How To Support A Friend After The Loss Of A Parent
The death of a parent is a traumatic experience and unless you’ve lived through it yourself, it can be difficult to figure out the best ways to be there for a friend during her time of grief. Hands down, the most important thing is that you’re there and that she feels your presence. Here are 10 ways to support your friend after she’s suffered the loss of a parent.
Don’t compare her loss to the time you lost a relative
Unless said relative was a parent or a parental figure. Losing a parent is one of those things that you’ll never understand until you’ve lived it. Although you may just be trying to connect with your friend, don’t insult her by telling her that you know what she’s going through because you don’t.
Give her space when she asks for it
Everyone grieves differently, so don’t be offended if she tells you that’s she prefers to be alone right now. Respect her wishes without giving her a guilt trip and let her know that you’re just a phone call away if she needs you.
Listen to her stories without interrupting
After losing a loved one, walking down memory lane is sometimes the best way to feel close to the deceased. Storytelling can be therapeutic, so listen to all of her fondest memories of her deceased parent without interrupting.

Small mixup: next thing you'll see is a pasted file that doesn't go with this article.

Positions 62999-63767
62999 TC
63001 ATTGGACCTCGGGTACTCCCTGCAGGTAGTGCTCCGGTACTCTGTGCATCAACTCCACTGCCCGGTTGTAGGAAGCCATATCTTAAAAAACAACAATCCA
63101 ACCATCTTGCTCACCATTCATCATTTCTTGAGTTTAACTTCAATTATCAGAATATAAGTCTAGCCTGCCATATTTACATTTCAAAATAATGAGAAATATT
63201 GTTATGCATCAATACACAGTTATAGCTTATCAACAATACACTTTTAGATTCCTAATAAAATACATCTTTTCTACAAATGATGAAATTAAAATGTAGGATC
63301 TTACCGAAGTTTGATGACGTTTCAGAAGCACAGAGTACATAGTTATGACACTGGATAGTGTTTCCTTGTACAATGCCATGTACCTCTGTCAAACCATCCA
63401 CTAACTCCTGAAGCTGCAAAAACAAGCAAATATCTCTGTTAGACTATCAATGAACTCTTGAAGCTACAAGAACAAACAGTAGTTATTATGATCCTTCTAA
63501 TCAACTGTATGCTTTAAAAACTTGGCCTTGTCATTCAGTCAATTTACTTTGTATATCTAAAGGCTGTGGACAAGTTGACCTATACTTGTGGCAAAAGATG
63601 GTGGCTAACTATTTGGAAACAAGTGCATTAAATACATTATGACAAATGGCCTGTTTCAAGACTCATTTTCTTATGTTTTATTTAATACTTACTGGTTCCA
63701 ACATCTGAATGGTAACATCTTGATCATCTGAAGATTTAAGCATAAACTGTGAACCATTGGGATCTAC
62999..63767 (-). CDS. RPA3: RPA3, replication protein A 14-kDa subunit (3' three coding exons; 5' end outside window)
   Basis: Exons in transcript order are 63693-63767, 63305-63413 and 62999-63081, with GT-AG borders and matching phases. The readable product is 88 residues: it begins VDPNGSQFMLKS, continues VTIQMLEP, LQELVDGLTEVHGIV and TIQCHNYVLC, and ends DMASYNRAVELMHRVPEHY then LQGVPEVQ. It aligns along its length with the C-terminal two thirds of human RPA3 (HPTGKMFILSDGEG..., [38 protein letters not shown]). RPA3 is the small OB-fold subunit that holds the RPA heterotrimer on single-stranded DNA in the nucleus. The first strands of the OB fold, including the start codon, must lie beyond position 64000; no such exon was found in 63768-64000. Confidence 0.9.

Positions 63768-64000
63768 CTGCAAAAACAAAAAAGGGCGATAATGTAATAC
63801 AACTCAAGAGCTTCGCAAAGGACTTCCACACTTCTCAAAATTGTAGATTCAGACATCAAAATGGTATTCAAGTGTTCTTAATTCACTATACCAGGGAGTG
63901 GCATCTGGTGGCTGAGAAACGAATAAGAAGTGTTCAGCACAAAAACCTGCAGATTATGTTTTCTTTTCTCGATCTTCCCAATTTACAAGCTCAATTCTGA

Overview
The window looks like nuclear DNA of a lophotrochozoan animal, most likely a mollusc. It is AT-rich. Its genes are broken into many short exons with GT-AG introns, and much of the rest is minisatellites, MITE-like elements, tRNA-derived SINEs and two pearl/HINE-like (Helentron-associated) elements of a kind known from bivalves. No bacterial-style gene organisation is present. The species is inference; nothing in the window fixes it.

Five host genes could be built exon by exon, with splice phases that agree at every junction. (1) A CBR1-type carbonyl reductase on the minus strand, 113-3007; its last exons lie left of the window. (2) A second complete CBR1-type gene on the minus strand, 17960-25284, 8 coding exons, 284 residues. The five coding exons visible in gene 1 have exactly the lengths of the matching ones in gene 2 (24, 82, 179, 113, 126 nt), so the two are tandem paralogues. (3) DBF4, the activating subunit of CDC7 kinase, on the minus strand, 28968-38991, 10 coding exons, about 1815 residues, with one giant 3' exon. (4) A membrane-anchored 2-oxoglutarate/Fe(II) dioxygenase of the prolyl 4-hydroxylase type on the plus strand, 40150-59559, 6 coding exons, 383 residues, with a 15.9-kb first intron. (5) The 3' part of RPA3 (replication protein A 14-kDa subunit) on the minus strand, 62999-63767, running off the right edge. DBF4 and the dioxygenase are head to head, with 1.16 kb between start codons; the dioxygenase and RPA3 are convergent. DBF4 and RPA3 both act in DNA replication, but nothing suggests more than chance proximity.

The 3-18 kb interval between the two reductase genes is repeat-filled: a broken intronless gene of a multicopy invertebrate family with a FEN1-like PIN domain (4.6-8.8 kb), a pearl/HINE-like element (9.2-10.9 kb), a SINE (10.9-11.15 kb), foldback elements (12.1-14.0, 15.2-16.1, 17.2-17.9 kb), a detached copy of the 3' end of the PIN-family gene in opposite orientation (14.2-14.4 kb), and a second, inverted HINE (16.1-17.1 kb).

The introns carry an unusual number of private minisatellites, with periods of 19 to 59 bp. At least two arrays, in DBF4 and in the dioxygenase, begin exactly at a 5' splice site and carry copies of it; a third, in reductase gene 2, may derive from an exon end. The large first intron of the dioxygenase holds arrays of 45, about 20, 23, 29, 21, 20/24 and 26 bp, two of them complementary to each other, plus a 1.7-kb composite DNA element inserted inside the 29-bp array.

Cook for her
When a person is grieving, cooking a nutritious meal is nowhere near the top of their to-do list. But nothing says “I love you” like a nice home-cooked meal from a friend.
Offer to take her kids to the park while she takes time to decompress
It can be hard to grapple with the loss of a parent while parenting. Give your girl time to decompress and take care of herself by offering to take her kids for a couple of hours.
Be present after the funeral
She will likely have a ton of support immediately following her parent’s passing, but weeks and months following the funeral is when she will need your support the most.
Invite her out to lunch
A simple lunch outing with a good friend could be the pick me up your girl needs to make it through the day. So pick up the phone and set a date.
Share your fondest memories of her parent
It will make her heart glad to hear about how her parent touched your life so share all of your positive stories.
Write her a heartfelt letter
The first few days after a tremendous loss feel like a blur. By putting your condolences in writing, she will be able to re-read and reflect on your words of encouragement during the difficult days and weeks that lie ahead — even when you’re not around.
Invite her to go for a walk
According to Psychology Today, “Walking with others helps ease feelings of loneliness and counter the tendency to withdraw socially.” A few things make a person feel more alone than losing a parent.